Research indicates that children are more likely to engage in literacy tasks when they have a genuine purpose or motivation for doing so. What’s more real than building a well or helping people without homes?
Hannah Taylor was five years old when she started painting ladybug jars and asking businesses for spare change to help people without homes. The Ladybug Foundation was born.
Alexandra “Alex” Scott was four years old when she set up a lemonade stand to help doctors find a cure for the cancer suffered by many children, including herself. To date, Alex’s Lemonade Stand has raised over 30 million dollars for cancer research.
Craig Kielburger was twelve years old when he came across an article about a Pakistani boy who was murdered for speaking out against child labor, and he started Free the Children to combat child labor.
I haven’t met any of these individuals, some of whom are now adults, but I can guarantee that their charitable efforts have required plenty of opportunities to read, write, speak, and listen—commonly known as the “language arts” in school. Numerous studies have shown how literacy skills improve the more they’re used. Research also indicates that children are more likely to engage in literacy tasks when they have a genuine purpose or motivation for doing so. And most scholars agree that learning is optimized when children can apply their developing language and literacy skills in real contexts. What’s more real than building a well or helping people without homes?
On a personal level, I’m inspired by these stories of children finding ways to help others. As a literacy educator, I’m compelled to consider how children engaging in such charitable acts are reinforcing important learning skills along the way. Surely, Hannah has learned a lot about persuasive speaking, approaching businesses with her ladybug jars. Undoubtedly, Craig enhanced his reading comprehension and critical thinking skills as he read up on child labor in Pakistan and began to formulate a plan to combat it.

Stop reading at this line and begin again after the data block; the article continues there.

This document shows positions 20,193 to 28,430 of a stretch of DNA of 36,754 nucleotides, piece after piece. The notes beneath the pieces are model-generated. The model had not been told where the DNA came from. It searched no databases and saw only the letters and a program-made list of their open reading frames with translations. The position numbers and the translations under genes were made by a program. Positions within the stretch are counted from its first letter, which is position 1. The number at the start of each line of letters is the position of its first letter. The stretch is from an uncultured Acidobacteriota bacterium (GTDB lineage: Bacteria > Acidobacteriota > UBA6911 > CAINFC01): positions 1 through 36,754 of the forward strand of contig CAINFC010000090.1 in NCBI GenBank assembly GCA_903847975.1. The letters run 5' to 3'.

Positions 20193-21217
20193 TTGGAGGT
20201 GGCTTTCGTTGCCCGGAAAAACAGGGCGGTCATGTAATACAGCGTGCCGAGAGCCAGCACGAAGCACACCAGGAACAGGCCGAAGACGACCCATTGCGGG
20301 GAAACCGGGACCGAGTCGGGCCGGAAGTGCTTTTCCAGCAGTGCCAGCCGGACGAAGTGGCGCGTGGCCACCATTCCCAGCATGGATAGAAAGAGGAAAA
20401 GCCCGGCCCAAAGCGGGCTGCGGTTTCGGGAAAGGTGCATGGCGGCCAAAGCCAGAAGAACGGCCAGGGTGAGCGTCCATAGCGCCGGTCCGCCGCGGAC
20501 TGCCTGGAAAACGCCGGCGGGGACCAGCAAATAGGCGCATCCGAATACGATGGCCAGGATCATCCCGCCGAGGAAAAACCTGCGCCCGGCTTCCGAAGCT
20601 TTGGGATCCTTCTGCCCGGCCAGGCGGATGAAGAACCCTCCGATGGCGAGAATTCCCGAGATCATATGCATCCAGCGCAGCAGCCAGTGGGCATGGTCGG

The best part is that any child can share in the wealth that comes from contributing. Each one of the links above (more below) sends you to a foundation website loaded with real reasons for your child to read, write, create, and take part in a movement that not only helps the common good, but builds literacy muscle.
Perhaps you know of other children who are helping others and becoming better readers, writers, speakers, or listeners along the way. If so, we’d love to hear their stories!
Ryan Hreljac was seven years old when he worked four months to earn $70 doing household chores to build a well in a Ugandan village. Today, Ryan’s Well has contributed to over 500 water and sanitation projects in 16 countries.
Makenzie Snyder was seven years old when she started filling duffle bags with stuffed animals to distribute to foster children. Children to Children has reached 60,000 foster children in the United States.
Janine Licare and Aislin Livingstone were nine years old when they started selling their artwork to save the rainforest and rehabilitate baby animals. Their efforts grew into Kids Saving the Rainforest.
Annie Wignall was eleven years old when she started creating fabric bags filled with essentials and comfort items for children in crisis situations. Today, the Care Bags Foundation continues to thrive.